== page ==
Duluth transit center is a go (take virtual tour)Money included in last week’s state bonding bill means that work will begin this year on a long-planned, $27.5 million Multimodal Transportation Center at Third Avenue West and Michigan Street in downtown Duluth.
By: Steve Kuchera, Duluth News Tribune
Money included in last week’s state bonding bill means that work will begin this year on a long-planned, $27.5 million Multimodal Transportation Center at Third Avenue West and Michigan Street in downtown Duluth.
The center will allow passengers to transfer between city and intercity buses, catch taxis and easily walk to downtown or the Duluth Entertainment Convention Center, Canal Park and Bayfront Festival Park areas. Supporters say it also will reduce problems with parking, sidewalk congestion and pedestrian safety near the Holiday Center.
“This is a huge announcement for downtown Duluth,” Mayor Don Ness said at a news conference Monday announcing that $6 million from the state had been secured for the project. It was the last piece of financing needed for the center, which will be built where the Wells Fargo parking ramp now stands.
The project will require the closure of the existing Northwest Passage skywalk to the DECC for as much as three months in the summer or fall of 2013 while a new skywalk is built. That will affect thousands of people who park at the DECC and work downtown or who attend DECC events and walk from downtown. Officials at the Duluth Transit Authority and the DECC are discussing the possibility of establishing a shuttle system during construction, DTA General Manager Dennis Jensen said.
Though at first glance the Legislature’s $496 million bonding bill didn’t appear to contain money for the transit center, $6.4 million was allocated to “Greater Minnesota Transit.”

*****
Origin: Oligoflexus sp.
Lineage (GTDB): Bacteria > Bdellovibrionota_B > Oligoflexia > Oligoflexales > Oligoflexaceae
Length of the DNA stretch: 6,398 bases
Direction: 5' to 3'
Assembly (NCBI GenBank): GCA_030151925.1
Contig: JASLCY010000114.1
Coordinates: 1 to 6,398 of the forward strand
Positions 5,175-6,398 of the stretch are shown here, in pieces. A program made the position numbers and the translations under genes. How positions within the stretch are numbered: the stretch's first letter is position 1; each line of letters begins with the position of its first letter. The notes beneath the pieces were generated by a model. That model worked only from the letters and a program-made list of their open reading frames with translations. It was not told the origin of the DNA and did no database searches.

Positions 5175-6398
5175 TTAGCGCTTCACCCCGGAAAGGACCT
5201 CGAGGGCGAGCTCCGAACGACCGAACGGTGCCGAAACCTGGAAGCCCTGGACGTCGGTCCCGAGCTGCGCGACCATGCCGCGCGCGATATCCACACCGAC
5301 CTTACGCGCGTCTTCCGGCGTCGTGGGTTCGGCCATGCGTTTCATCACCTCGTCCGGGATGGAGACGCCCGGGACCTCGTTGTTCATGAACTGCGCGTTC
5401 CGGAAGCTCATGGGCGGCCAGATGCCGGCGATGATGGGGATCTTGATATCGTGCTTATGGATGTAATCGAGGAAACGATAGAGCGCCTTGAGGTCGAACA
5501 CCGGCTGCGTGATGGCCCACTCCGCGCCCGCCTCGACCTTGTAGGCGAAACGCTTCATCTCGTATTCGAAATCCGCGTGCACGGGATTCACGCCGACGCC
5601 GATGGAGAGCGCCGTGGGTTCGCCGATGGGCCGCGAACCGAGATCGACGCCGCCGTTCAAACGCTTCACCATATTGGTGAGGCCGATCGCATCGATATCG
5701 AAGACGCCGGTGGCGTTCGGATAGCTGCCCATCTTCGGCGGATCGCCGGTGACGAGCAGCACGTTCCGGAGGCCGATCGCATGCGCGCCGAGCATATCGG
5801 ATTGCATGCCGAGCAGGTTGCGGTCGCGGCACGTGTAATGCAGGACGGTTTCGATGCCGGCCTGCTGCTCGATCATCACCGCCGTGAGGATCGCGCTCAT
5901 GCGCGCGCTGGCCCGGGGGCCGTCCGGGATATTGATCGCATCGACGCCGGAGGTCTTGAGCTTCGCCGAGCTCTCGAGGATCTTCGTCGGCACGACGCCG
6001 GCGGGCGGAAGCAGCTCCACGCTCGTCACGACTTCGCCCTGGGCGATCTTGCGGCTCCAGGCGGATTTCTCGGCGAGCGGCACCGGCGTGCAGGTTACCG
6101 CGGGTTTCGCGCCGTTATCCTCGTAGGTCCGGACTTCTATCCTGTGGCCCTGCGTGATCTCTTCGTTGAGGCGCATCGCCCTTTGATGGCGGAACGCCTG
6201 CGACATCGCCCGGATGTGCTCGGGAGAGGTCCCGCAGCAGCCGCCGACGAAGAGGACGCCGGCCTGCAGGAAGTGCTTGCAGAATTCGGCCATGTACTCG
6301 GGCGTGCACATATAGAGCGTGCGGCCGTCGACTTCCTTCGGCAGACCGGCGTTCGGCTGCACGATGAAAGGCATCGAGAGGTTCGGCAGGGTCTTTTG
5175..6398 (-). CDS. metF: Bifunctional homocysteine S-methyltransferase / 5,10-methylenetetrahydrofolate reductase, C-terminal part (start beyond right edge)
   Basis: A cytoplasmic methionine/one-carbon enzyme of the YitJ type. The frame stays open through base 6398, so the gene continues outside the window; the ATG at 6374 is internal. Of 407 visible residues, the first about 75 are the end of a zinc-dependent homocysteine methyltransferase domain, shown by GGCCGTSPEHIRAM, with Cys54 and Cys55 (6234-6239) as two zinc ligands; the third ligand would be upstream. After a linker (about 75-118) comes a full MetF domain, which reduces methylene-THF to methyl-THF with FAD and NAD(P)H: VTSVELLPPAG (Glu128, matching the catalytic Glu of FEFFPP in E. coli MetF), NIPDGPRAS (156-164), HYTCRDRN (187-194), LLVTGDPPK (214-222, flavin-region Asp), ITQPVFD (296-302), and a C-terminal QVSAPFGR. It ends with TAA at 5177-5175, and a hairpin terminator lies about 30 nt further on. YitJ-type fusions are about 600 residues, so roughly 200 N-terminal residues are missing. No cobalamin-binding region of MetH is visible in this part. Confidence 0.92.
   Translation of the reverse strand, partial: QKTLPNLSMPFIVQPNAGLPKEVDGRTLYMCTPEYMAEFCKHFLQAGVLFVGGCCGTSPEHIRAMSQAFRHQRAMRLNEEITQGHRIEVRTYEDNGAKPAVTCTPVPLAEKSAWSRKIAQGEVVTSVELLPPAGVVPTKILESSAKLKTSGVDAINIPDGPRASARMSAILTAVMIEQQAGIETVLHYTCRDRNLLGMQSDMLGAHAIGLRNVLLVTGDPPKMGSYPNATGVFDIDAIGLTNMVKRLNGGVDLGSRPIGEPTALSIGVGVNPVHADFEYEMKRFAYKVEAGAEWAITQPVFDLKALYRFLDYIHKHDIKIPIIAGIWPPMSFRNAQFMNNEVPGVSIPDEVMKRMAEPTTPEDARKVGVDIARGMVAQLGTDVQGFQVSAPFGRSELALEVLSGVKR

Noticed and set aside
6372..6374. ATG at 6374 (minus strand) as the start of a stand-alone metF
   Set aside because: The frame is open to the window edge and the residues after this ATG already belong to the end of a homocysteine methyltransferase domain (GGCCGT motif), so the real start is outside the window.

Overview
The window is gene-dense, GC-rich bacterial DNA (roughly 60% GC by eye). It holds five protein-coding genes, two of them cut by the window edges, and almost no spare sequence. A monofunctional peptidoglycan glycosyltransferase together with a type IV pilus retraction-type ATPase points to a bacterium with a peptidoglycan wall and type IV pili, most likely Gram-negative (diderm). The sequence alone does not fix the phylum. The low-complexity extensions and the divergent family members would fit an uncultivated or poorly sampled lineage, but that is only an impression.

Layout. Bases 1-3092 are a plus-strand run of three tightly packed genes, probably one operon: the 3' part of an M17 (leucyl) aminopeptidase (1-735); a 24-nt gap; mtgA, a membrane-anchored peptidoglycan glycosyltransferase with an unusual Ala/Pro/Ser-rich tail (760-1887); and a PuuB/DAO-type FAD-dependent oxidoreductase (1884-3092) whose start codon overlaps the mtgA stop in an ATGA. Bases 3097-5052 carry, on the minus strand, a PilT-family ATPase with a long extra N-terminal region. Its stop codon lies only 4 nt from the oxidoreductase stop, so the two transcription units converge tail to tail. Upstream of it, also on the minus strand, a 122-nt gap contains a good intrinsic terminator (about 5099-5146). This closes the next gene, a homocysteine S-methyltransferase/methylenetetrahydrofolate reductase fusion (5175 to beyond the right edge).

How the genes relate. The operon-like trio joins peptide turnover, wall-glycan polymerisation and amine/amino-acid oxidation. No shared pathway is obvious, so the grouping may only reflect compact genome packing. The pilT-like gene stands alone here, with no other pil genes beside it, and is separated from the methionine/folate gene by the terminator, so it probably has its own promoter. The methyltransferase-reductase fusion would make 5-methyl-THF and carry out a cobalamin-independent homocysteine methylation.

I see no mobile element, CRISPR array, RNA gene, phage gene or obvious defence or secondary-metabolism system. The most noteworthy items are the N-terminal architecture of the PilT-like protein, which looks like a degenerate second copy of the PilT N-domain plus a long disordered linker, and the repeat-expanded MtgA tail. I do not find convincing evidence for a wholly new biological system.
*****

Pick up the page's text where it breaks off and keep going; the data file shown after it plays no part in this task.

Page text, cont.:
Duluth Multimodal Center Animation, courtesy of duluthtransit.com:
With the support of Gov. Mark Dayton and Lt. Gov. Yvonne Prettner Solon, and lobbying by Rep. Kerry Gauthier, DFL-Duluth, and Sen. Roger Reinert, DFL-Duluth, Minnesota Department of Transportation officials agreed to direct $4.5 million of the bonding bill money to the Duluth center, Reinert said.
MnDOT has agreed to provide the remaining $1.5 million required for center, he said.
“We had a verbal commitment late last week,” said Reinert, who voted “no” on the state Senate’s $496 million bonding bill passed May 7 in part because, he said at the time, of its lack of regional balance.
The DTA expects to begin demolishing the parking ramp later this year. Construction of the four-level, 188,000-square-foot building will begin in the spring of 2013, with completion estimated at late 2013 or early 2014.
The center will include an indoor terminal for passengers transferring between buses, an indoor boarding platform for eight buses, ticketing and information center, a bike storage area, a police substation and 410 spaces for public and private parking. The current ramp has 165 spaces.
The center also will serve as a boarding location for Jefferson Lines and Indian Trails inter-city bus lines, along with Arrowhead Transit and LCS Coaches. Also included in the center will be drive-through Wells Fargo banking services and retail space.
It will provide pedestrian access to the Depot and the proposed passenger rail station, and a new skywalk connection to Superior Street, as well as a new Northwest Passage skywalk to the DECC with a pedestrian/bike walkway.
“It’ll be a bright, modern skywalk corridor over the freeway AND it won’t smell like wet dog every time it rains (unlike now),” Ness wrote on Facebook before the news conference in the skywalk at Michigan Street and Third Avenue West. “Right now it’s a narrow, dark, and unpleasant walk — this new corridor will encourage convention goers to take that walk into Downtown.”
Then-U.S. Rep. James Oberstar helped secure a $16 million grant for the center in 2010. At that time the proposed center was larger and costlier — an estimated $40 million to $50 million — and located across Fifth Avenue West from the Depot.
“We wondered what would happen with our project” when Oberstar wasn’t re-elected two years ago, Jensen said.
What happened was that plans changed, with a smaller center planned for the site of the 43-year-old Wells Fargo parking ramp owned by INREIT Real Estate Investment Trust.